In my previous posts, I built on career development and issues that arise in search of a career. What I would like to hash out now is the introduction of diversity and inclusion in the workplace.
The adoption of diversity and inclusion is not new. In fact, it has become more popular in how we socialize in the workplace. Some may even decide that it polices behavior.
Others, like myself, see it as a positive influence on the culture of not just the individual but the overall organization.
Cambridge Dictionary defines diversity as,
In other words, you cannot have diversity without inclusion.
Many definitions interpret diversity as intertwining in conversation with inclusion, recognizing each individual’s abilities and contribution. Furthermore, it encourages togetherness and belonging.
One of the common situations that come out of trying to understand diversity is perception. By perceiving diversity as a marker of how many individuals of each race you have within a workplace, you easily create friction.
Diversity and inclusion is probably the most interesting yet perplexing program of culture I’ve faced. Having training in diversity and inclusion and civil rights does not merit that someone actually understands adversity and solidarity. Regrettably, we spend so much time highlighting the fact that an individual has training, but never addressing whether they understood the purpose of it.
It is no different from failing a test over and over until finally we remember the answers and recite them back.
A tendency when evaluating diversity is to accompany it with metrics. Recently, I explained to someone why using metrics to introduce the conversation of race and minority was problematic. Diversity and inclusion is meant to teach us to re-evaluate our core beliefs and expand our knowledge base. While it is good to show that we are diverse through numbers, it is important to emphasize it through action and attendance. How many people attended? Has attendance increased remarkably?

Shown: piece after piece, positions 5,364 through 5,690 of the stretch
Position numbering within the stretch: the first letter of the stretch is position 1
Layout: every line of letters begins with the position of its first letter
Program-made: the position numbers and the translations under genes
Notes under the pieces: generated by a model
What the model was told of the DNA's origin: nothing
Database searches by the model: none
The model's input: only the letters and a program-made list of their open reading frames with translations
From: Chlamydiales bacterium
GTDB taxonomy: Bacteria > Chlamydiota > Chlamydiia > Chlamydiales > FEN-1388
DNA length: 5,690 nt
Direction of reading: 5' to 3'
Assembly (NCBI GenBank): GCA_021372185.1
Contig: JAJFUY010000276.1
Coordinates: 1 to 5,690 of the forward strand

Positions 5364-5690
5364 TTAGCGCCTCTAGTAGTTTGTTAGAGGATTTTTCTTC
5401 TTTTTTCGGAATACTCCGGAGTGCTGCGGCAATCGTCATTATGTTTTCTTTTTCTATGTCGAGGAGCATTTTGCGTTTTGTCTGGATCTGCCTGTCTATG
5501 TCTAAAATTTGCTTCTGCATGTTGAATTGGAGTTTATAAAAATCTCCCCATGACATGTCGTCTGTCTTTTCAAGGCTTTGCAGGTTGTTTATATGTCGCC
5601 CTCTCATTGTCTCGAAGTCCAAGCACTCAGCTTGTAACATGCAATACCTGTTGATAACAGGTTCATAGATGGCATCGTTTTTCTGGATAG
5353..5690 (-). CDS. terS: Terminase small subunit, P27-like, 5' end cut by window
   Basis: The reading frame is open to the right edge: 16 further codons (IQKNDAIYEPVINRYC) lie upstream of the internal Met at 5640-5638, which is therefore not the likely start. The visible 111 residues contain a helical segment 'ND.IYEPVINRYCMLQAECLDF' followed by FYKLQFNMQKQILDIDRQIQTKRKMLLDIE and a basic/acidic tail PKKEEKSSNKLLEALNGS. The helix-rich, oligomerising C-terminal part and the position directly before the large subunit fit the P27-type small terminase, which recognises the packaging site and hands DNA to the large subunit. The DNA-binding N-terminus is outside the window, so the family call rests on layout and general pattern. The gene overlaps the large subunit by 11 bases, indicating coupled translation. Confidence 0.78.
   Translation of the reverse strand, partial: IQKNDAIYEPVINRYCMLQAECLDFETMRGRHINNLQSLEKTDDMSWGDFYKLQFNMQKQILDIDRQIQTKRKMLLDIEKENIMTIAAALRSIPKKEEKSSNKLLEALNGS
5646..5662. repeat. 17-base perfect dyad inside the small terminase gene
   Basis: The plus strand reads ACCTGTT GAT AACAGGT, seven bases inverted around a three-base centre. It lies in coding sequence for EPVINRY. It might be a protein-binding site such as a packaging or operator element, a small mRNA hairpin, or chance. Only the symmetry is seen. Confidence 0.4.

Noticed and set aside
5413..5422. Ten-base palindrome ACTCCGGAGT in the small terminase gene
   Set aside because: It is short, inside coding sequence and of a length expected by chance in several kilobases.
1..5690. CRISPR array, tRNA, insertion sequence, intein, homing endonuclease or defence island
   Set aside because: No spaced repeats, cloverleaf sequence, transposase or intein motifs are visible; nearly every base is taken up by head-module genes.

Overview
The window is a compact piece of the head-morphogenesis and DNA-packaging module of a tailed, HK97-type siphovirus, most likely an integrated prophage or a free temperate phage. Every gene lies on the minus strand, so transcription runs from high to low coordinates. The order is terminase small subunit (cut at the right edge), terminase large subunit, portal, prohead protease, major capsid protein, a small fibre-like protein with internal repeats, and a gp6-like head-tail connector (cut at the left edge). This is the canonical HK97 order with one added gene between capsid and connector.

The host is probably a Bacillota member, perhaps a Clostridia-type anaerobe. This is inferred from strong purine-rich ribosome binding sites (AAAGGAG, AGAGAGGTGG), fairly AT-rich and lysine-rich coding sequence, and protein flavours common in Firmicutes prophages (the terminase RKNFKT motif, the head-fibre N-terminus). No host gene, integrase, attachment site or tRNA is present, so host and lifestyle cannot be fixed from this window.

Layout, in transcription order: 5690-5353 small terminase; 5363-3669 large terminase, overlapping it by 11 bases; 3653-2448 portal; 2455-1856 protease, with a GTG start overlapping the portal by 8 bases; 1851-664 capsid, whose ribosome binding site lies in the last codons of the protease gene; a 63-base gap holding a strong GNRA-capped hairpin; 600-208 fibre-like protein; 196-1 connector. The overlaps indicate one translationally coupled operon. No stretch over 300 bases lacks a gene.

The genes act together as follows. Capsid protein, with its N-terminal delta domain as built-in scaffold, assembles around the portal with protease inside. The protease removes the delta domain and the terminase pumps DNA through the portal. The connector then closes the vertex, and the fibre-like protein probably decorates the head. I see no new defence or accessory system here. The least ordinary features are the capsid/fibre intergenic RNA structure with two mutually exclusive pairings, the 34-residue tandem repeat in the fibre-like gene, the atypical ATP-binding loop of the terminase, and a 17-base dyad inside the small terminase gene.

So how do we prescribe freedom to our counterparts without having to walk on eggshells? Language. When we were young, we were taught to “think before we talk.” Not a new concept. Similarly, when we speak out or choose to discriminate or hurt, it means that we spent the time and energy with intent. This intention is to take away or reduce someone’s identity so that they no longer feel equal.
The first step in learning a language is through the names we prescribe others.
In Black Skin, White Masks, Frantz Fanon, a French philosopher, talks about his experience as a doctor. Upon seeing him, people were quick to refer to him as the “black doctor.” Using their rash judgment, they took away his identity as an individual and rendered him absent. The moment that we refer to any one person as part of a percentage for data is the moment we admittedly take away their value.
What I challenge you to consider is the value in culture and knowledge emphasized through your experiences with someone different. By engaging with a variety of people with different beliefs, we learn to approach old situations with a brand, new outlook.
Nhu-Phuong Duong is a GovLoop Featured Contributor. She is a recent grad with a Master’s of Arts in English and the Humanities. Nhu worked in several non-profit organizations serving the homeless in DC and New York City and currently works as an analyst for the federal government. With two years in her current position, Nhu deploys project management strategies to improve efficiency and efficacy. In her undergrad, Nhu studied English and Philosophy with a track in Performance in Media Studies. Research follows the Baudrillardian studies and the influence of simulation and hyperreality on human interaction in the social and political spaces. In her free time, she attends bluegrass shows and homebrews. You can read her posts here.